Franklin Templeton Bolsters Alts Business With $1.75 Billion Lexington Buy

The acquisition is intended to increase the firm’s real estate, private credit, and hedge fund strategies.

In a move to shore up its alternative asset capabilities, investment management firm Franklin Templeton has agreed to pay $1.75 billion to acquire Lexington Partners, a manager of secondary private equity and co-investment funds. Franklin Templeton said the acquisition will complement its real estate, private credit, and hedge fund strategies as investors increasingly allocate capital to alternative assets.

“This acquisition will position us to capitalize on the highly sought-after secondary private equity market,” Jenny Johnson, president and CEO of Franklin Templeton, said in a statement.

Founded in 1994, Lexington has 35 partners and principals, and assets under management (AUM) of $34 billion. It says it has raised more than $55 billion in aggregate commitments from over 1,000 institutional investors. The firm is currently investing from its $14 billion flagship global secondary fund, its $2.7 billion middle market secondary fund, and its $3.2 billion co-investment vehicle. Lexington also invests in private investment funds during their initial formation.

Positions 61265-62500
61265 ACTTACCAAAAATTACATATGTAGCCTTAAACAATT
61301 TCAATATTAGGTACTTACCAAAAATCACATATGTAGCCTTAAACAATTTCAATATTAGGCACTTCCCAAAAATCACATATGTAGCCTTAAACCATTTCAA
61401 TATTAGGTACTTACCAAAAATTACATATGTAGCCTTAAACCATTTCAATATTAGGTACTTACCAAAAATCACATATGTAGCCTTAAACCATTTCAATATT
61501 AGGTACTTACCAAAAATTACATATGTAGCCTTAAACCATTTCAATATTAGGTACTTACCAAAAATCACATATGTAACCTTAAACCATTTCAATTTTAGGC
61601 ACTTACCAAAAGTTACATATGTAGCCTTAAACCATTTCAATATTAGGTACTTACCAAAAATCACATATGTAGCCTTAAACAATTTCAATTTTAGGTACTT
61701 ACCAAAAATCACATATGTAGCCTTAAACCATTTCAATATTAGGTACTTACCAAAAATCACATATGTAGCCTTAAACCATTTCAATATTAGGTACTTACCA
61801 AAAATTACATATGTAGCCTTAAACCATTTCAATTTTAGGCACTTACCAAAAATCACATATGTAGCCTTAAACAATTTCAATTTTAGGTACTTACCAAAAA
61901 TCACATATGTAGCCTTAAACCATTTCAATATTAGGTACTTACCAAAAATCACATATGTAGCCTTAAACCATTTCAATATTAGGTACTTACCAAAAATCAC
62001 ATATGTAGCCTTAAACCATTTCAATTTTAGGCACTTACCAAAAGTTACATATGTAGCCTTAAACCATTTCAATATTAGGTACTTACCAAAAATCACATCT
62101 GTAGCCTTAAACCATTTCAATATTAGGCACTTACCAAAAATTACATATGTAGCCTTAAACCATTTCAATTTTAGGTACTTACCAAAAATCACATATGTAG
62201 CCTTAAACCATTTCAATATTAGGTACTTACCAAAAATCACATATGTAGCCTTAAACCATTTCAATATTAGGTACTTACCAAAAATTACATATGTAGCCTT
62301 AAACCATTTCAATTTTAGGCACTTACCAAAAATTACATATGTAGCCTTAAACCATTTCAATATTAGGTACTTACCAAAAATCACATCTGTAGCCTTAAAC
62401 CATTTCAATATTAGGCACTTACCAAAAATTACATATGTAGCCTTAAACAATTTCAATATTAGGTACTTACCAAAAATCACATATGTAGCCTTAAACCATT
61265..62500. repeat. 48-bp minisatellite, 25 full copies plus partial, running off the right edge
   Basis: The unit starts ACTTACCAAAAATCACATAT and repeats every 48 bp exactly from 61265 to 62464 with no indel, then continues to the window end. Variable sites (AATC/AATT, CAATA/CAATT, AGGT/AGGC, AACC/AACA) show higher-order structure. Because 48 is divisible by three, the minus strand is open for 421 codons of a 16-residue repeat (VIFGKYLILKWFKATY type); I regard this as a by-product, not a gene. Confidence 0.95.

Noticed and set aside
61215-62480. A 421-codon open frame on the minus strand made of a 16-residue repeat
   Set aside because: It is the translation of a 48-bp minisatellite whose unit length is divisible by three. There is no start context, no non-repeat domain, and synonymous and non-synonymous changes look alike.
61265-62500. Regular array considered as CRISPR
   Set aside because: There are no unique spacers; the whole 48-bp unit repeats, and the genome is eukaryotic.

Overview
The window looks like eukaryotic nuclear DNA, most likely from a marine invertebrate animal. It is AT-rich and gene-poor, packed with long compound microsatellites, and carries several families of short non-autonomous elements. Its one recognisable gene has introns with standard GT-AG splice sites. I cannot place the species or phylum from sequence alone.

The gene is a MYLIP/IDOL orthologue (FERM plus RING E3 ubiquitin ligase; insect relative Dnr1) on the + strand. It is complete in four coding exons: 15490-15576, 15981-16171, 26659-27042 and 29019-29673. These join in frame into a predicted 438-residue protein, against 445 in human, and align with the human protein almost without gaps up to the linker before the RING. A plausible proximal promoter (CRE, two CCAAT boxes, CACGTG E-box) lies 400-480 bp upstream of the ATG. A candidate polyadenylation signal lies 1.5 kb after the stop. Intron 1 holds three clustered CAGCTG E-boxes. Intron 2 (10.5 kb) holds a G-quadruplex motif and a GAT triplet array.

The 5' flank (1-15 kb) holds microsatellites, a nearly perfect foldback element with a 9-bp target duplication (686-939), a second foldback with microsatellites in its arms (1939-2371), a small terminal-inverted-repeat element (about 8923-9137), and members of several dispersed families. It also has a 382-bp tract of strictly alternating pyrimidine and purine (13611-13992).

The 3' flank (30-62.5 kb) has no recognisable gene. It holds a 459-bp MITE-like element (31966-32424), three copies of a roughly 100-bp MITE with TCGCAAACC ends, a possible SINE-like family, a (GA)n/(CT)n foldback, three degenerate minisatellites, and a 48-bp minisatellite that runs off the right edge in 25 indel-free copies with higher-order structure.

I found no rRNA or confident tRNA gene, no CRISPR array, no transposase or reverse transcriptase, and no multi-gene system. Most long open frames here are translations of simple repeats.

Lexington has eight offices, located in New York; Boston; Menlo Park, California; London; Hong Kong; Santiago, Chile; São Paulo; and Luxembourg. Once the deal closes, which is expected to occur by the end of the second quarter of 2022, Franklin Templeton said it will have alternative AUM of approximately $200 billion.

Under the terms of the deal, $1 billion of the $1.75 billion price tag will be paid at the closing of the deal, and additional payments totaling $750 million will be made over the next three years. Lexington will operate as a specialist investment manager within Franklin Templeton, and its current management team will maintain their roles post-transaction. Lexington’s partners and employees will also be granted a 25% ownership stake in Lexington, vesting over five years, and $338 million in performance-based cash retention awards to be paid out over approximately five years.

“This transaction provides for long-term continuity and stability for our investors, management team, and employees,” Wil Warren, president of Lexington, said in a statement.

Warren, who is also co-chair of Lexington’s secondary investment committee, has been with the firm for 27 years, managing its investment operations and overseeing the secondary and co-investment funds. Prior to joining Lexington in 1994, Warren was an associate at Landmark Partners, and before that he was an analyst in investment management at LaSalle Partners.

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